Tuesday, June 25, 2013

Ed Snowden’s Rewards Points



At first it appeared to be a paper work snafu that enabled Ed Snowden to avoid being extradited from Hong Kong for espionage. However, soon other troublesome issues started to emerge concerning  the Snowden affair. Ed Snowden has ostensibly been doing a lot of economy class traveling. The Times had a nice little chart on the front page of Monday’s print edition, showing how Snowden went from Honolulu to Hong Kong, Hong Kong to Moscow, and then showing hypothetical routes to Havana and Caracas and Quito (“U.S. Traces Path as N.S.A. Leaker Flees Hong Kong,” 6/24/13), but one of the unanswered questions relates to his rewards points situation. The Times reported that despite disclaimers on the part of the Hong Kong authorities, it was the Chinese government who was apparently responsible for enabling Snowden (“China Said to Have Made Call to Let Leader Depart,” NYT, 6/23/13). In addition, The Times also reported that Julian Assange “met last week with Ecuador’s foreign minister to support Mr. Snowden’s asylum request,” (“Offering Snowden Aid, WikiLeaks Get Back in the Game,” NYT, 6/23/13). In the same article, The Times described how Sarah Harrison, “a British WikiLeaks activist” was with Mr. Snowden “on the Aeroflot airliner that carried him on Sunday from Hong Kong to Moscow.” What's most significant however is that neither WikiLeaks, nor any of the countries involved in Snowden’s odyssey including the U.S. has dealt with the irksome matter of the rewards points. If you commit espionage in one country, can you receive rewards points on the airline of the country which is offering asylum? Aeroflot does have a bonus program and the question of rewards points for fugitives is a matter that will ultimately have to be dealt with by the ICC at The Hague. 

2 comments:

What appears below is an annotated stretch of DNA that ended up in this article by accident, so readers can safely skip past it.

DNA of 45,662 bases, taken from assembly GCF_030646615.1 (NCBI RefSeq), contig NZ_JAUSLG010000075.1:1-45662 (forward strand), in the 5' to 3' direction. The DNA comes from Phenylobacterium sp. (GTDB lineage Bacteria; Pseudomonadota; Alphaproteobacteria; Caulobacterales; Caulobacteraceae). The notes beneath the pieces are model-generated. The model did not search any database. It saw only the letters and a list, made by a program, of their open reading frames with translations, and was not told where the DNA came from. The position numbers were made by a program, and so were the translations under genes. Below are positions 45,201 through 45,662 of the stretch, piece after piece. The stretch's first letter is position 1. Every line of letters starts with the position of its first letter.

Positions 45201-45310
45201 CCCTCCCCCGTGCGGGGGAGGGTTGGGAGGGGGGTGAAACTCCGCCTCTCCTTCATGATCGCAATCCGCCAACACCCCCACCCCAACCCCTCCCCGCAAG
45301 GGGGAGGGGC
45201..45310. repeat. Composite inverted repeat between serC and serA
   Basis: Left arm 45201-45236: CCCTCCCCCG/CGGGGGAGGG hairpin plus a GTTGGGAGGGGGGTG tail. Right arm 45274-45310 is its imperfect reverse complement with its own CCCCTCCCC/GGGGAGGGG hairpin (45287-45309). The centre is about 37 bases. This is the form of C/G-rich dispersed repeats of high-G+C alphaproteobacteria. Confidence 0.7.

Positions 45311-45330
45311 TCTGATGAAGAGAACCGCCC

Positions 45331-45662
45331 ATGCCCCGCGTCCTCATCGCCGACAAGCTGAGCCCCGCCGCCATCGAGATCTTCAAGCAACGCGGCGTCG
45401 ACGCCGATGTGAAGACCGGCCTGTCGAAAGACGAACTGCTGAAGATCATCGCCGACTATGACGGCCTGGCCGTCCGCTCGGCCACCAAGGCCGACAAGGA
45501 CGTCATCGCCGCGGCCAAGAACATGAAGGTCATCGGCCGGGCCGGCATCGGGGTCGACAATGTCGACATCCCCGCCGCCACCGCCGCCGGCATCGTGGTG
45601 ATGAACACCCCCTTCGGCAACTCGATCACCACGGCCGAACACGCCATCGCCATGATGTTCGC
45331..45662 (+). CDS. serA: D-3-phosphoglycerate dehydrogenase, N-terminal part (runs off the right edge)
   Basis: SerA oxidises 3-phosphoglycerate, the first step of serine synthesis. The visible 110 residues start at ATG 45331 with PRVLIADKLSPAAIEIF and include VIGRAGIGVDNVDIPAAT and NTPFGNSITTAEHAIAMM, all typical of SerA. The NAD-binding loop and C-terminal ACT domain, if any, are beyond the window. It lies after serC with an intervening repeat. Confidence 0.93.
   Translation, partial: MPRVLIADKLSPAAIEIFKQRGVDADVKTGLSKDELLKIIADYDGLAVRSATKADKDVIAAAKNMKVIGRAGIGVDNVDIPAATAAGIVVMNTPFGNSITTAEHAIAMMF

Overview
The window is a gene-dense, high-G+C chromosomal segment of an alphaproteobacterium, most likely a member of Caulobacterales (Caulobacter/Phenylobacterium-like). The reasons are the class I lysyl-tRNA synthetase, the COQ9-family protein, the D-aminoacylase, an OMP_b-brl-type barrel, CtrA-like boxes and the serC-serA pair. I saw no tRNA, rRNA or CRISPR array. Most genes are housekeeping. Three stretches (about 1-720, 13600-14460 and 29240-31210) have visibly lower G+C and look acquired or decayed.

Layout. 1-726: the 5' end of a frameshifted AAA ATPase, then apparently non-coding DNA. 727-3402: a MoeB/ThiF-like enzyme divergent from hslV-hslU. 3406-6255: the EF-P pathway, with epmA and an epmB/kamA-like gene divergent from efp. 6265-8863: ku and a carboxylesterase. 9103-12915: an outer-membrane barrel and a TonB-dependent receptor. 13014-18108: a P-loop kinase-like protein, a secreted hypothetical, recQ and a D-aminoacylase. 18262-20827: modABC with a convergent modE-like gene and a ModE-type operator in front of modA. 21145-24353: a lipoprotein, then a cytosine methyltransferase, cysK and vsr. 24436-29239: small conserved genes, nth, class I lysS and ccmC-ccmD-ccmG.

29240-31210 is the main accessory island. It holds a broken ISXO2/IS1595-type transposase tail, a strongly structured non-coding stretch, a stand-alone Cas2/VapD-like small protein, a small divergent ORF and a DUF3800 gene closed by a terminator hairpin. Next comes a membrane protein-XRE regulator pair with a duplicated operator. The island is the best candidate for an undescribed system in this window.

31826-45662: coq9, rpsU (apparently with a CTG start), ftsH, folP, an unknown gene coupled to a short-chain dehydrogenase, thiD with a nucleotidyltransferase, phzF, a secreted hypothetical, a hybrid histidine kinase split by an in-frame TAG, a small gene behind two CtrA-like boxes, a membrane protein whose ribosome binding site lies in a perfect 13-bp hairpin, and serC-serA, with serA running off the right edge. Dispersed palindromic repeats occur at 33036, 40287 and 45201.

1. jylle benson-gaussJune 25, 2013 at 12:21 PM

    You point out the great deal of "Spy vs. Spy"-type chasing around over Snowden, a man whose crime is telling the American public the truth. Funny stuff, and at least it keeps them too busy to do any bigger harm.
    Call me old-fashioned, but I consider Snowden a hero. I'm just surprised that so far the most shocking revelation reported about his personal life is that he didn't finish college. God, the guy must be squeaky clean. But wait for it... you know that if there's no real dirt to smear, our government will make some up.
    Seriously, a society gets more of the behaviours it rewards, and less of those it punishes. When truth-tellers are punished, is it any surprise that liars and con artists flourish?

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  2. Let’s go back to the video tape, as Warner Wolf used to say. Ok Snowden didn’t finish college, but why? He’s a bright enough fellow. Was it calculus or organic chemistry. His wouldn’t have been the first ship which foundered on those shores. And another question. The original piece dealt with rewards points, but the matter of transfer credits was overlooked. For instance, will Snowden be able to apply any college credits he already earned in the US to his studies in the Ecuadorian or Cuban university systems. Let’s say he took Public Speaking at a university in the states, would those credits be transferrable if he decides to pursue a degree in Havana?

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